In the second episode of Season 1, “Saving Sasquatch,” a man named Neal used humor and a lack of physical contact to avoid vulnerability. Through his experiences with the guys, he learned that holding back his negative feelings closed him off to positive feelings and growth, too.

3. Promoting Realistic Self-Care

I am so tired of people on the internet summing up self-care as bubble baths and face masks. The average adult has neither the time nor the budget to groom themselves to perfection on a daily basis.

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When someone says self-care, do you picture this? Yeah, me too. (Image via Absolute Health)

For someone with kids and a full-time job, having a plethora of products to use each morning would feel more like a chore than self-care. Jonathan Van Ness, whose specializes in hair and skin, doesn’t expect a busy man to spend more than five minutes on himself in the morning.

In Episode 5, “Camp Rules,” Bobby is a father of six children, works two jobs, hardly sleeps and lives in a cluttered, dysfunctional home. For him, self-care could not possibly be about throwing himself a spa night once a week. Jonathan teaches him how to get ready in the morning in just five minutes.

The rest of the Fab Five prove that self-care occurs in many other areas in your life beyond grooming. Looking people in the eyes, keeping your home tidy for guests, filling your body with tasty, nutritious food, wearing clothes you like that fit you — these all contribute to self-care.

Although the show provides each subject with home renovations, groceries and a new wardrobe, it also makes a point to demonstrate that caring for yourself doesn’t require having extra money in the bank.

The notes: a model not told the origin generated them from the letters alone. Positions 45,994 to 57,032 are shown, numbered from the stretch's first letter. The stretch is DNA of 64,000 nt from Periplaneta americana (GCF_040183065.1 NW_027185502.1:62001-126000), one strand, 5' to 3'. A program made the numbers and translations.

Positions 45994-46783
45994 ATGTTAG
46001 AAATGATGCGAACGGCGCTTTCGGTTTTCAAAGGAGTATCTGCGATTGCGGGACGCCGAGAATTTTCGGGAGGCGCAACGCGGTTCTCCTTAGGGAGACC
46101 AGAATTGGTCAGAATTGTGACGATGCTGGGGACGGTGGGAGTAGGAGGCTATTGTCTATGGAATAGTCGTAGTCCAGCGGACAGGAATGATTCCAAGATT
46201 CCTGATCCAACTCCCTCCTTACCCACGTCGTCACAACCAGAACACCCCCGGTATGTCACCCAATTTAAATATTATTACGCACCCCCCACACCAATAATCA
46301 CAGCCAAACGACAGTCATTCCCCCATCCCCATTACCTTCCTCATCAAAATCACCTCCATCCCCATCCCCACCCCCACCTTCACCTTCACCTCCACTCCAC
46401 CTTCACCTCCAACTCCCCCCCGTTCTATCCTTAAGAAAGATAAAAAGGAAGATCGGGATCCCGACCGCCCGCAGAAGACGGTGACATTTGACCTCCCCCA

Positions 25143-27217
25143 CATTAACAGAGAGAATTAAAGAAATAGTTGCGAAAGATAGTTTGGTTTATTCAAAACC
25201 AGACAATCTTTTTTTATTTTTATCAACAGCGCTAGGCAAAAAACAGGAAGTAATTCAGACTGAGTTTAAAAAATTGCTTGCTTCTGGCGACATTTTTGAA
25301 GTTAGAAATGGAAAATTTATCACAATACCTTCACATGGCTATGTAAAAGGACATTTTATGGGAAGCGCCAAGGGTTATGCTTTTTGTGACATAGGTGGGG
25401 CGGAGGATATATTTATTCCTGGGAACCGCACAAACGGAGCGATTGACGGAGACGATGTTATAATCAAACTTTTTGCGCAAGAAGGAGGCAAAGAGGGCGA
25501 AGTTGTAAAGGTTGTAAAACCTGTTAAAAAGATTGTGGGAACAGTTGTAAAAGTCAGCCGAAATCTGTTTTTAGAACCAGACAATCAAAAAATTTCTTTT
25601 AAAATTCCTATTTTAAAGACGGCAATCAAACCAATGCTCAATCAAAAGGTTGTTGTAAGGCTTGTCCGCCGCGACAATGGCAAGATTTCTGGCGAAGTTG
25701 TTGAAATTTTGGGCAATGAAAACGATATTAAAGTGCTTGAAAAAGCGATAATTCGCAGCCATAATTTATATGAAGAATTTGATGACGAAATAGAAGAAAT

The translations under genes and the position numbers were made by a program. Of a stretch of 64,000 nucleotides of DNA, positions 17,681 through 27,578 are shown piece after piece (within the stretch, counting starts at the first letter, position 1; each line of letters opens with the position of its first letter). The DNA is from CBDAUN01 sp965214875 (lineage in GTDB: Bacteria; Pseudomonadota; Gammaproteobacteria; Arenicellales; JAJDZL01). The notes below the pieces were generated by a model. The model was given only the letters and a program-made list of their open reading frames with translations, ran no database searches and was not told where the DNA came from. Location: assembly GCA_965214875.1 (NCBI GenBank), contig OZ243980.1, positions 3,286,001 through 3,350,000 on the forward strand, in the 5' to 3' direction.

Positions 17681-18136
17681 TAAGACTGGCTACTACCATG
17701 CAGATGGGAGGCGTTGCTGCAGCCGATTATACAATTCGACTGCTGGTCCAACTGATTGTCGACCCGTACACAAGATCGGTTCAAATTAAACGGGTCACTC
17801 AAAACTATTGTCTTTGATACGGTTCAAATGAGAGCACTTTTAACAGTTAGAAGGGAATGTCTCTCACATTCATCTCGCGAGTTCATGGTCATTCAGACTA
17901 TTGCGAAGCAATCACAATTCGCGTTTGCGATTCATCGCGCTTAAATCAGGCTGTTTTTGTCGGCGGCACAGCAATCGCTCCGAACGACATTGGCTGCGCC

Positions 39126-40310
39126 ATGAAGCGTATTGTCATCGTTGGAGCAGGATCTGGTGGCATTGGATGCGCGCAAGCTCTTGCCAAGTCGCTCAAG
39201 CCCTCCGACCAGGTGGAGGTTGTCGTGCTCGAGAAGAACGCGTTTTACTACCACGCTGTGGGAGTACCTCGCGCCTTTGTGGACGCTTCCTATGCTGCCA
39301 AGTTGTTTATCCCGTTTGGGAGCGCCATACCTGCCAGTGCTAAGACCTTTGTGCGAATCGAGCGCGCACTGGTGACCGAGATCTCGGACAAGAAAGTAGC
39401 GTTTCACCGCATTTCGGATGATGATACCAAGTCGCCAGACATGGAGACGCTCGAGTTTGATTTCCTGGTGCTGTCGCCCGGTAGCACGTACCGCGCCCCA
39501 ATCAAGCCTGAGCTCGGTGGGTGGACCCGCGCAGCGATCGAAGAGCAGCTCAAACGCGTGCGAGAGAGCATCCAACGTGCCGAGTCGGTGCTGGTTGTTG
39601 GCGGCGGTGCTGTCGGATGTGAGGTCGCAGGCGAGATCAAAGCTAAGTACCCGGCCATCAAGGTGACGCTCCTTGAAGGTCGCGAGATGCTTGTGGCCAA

4. Breaking Down Barriers

One of the most powerful messages of the first season came in Episode 3, “Dega Don’t” when the show addressed racial profiling and the abuse of power. On their way to meet police officer and Trump supporter Cory, the Fab Five gets pulled over with Karamo Brown at the wheel.

The cop pulling them over is a friend of Cory’s who coordinated with the producers to give the Fab Five a scare. The guys reacted with real confusion and fear, however — none of them were filled in on the stunt before filming.

queer eye pulled over
The stunt planned by producers led to one of the show’s more important moments. (Image via TV Guide)

The unwarranted pulling over of Karamo Brown, a black queer man, offered an opportunity for dialogue with Cory later in the episode about the tension between officers and the black community, along with other people of color.

While this moment alone will not likely change the discriminatory dynamic that exists between these two parties, it’s uplifting to see two men have an honest conversation about it. Their experiences offer them different perspectives, but they ultimately understand each other and agree there are changes to be made within America’s police force.

The Fab Five tackle other major issues throughout the season as well, such as being queer while growing up in a religious family, immigration and the numerous assumptions that are associated with being gay.

5. Offering Hope For the Future

“Queer Eye” does not attempt to define what it means to be queer, straight, confident or anything else. The biggest takeaway, for me, was that conversations can be had with anybody at all and be respectful and understanding. People may come from different places or identify differently, but talking to someone face to face about their differences helps you realize just how alike most people are.

The premise of this show may have originally been about promoting acceptance of the LGBTQ+ community, and I hope that it does, but it frankly encourages far more. The end of each episode clearly shows the friendship that the subject has formed with each of the men, but their newfound self-acceptance is just as apparent and valuable.